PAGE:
OPEC: ‘Oil demand will continue to rise until 2035’

OPEC, the Organization of Petroleum Exporting Countries, expects global demand for crude oil to keep rising until 2035. Africa, India, and other Asian countries will continue to drive demand because they need the oil for transport and in the petrochemical sector, OPEC said in its annual report on long-term expectations.

Global oil demand was some 96,9 million barrels per day in 2021. According to its Annual World Oil Outlook report, OPEC expects another 13% increase by 2035 to 109,5 million daily barrels.

Against other predictions

In the following decade, demand will stabilize at around 109,8 million due to “energy measures and technological developments” that will help diversify the future energy mix.

Among the richer countries that are part of the Organization for Economic Co-operation and Development (OECD), a decline is anticipated as early as 2024. “OECD demand shows a declining trend after 2024, to 34 million barrels per day in the period to 2045, a decrease of almost 11 million barrels per day,” the report states.

“Long-term demand in non-OECD countries will increase by 24 million barrels per day” over the same period, it adds. That increase is “driven by the growing middle class, strong population growth, and increasing economic growth potential.”

OPEC’s outlook goes against many analysts’ predictions, who argue that oil demand will peak by the end of this decade due to climate change and the switch to renewable energy.

Record profits

Globally, the largest oil companies are posting robust profits, partly because of a surge in oil and natural gas prices after Russia’s invasion of Ukraine roiled global energy markets. According to the International Energy Agency (IEA), net revenues of oil and natural gas producers will double in 2022 compared to 2021 to a new high of 4 trillion dollars.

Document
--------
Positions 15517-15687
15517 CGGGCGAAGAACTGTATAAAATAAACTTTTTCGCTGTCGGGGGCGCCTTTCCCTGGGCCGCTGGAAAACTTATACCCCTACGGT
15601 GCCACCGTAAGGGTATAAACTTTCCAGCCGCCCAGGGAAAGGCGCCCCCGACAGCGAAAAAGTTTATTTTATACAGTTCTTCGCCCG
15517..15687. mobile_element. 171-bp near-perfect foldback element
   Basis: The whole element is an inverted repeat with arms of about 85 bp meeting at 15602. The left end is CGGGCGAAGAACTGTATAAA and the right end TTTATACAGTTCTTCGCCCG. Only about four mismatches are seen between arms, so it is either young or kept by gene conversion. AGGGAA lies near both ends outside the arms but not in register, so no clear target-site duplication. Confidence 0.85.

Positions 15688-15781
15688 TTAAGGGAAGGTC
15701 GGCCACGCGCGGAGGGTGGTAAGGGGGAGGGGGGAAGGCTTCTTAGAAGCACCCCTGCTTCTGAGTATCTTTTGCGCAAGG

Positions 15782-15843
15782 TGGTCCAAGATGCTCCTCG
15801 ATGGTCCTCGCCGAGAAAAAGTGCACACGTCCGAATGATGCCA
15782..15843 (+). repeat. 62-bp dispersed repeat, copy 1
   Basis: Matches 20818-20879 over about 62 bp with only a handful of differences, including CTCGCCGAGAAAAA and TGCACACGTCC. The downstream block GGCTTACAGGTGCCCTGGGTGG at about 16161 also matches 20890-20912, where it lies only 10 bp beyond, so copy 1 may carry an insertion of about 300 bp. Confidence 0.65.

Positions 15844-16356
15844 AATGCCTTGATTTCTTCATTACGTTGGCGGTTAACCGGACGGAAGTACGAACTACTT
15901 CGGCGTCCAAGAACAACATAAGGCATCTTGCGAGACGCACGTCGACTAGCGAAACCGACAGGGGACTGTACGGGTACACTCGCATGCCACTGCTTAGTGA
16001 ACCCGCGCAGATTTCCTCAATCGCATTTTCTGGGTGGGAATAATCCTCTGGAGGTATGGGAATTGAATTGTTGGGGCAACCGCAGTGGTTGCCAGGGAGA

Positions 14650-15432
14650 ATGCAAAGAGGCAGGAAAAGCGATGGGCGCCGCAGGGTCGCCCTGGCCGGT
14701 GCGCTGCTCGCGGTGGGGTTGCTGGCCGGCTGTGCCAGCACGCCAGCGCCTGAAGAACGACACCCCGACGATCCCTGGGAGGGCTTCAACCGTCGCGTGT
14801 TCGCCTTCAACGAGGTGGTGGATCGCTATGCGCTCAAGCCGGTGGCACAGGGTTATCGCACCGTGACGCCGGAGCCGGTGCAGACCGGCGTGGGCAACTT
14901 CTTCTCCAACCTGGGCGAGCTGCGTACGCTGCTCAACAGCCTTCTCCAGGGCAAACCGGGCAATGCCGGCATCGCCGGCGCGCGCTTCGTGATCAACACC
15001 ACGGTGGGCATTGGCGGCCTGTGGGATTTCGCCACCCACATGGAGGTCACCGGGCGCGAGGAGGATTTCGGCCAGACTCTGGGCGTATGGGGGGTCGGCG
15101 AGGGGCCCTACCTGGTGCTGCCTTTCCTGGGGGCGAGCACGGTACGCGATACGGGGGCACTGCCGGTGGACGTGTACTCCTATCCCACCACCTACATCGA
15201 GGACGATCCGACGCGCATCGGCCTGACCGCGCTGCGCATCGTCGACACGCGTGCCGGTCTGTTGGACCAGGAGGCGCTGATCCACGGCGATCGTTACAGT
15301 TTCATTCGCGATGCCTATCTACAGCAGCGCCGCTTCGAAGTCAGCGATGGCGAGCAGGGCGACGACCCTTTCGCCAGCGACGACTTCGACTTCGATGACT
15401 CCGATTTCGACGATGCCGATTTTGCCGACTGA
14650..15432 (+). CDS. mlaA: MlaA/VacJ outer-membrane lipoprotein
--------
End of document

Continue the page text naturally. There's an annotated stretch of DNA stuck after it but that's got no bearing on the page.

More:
Saudi oil giant Aramco, for example, posted a 39% rise in net profit in the third quarter of 2022 compared with the same period last year. The overwhelmingly state-owned company, the flagship of the Saudi economy, is benefiting particularly from the surge in prices, as it has “by far the lowest production costs” compared to other oil companies, researcher and specialist Ellen Wald told AFP.

US oil and gas companies ExxonMobil and Chevron have earned a combined 32 billion dollars from high energy prices in the past three months alone. That’s 14 million dollars an hour.

Shell and TotalEnergies, two prominent European producers, reported that their profits more than doubled in the third quarter from the year before.

Big polluters

Despite those high-profit figures, the oil and gas companies are on the defensive: profits are not being reinvested in production and refining to help drive down gasoline prices at a time of rapid inflation but rather to dividend increases for their investors and stock buybacks instead of following their past practice of ramping up production when prices are high only to force prices down and reduce profits.

In general, the decision of the OPEC and the attitude of oil companies has drawn the ire of Washington in recent weeks.

These companies’ profits come on top of criticism of their role in global greenhouse gas emissions. The UN climate summit, COP27, will start in Egypt in a few days. The conference aims at curbing global warming, to which the oil industry is a major contributor, experts say.

In 2021, before the COP26 climate change summit, Saudi Arabia promised to become carbon neutral by 2060, prompting skepticism from environmentalists.

Defenders of the industry note that an economic slowdown in China, and recession fears in Europe and the US, could make it difficult for the companies to maintain such results, even considering the Opec+ cuts.


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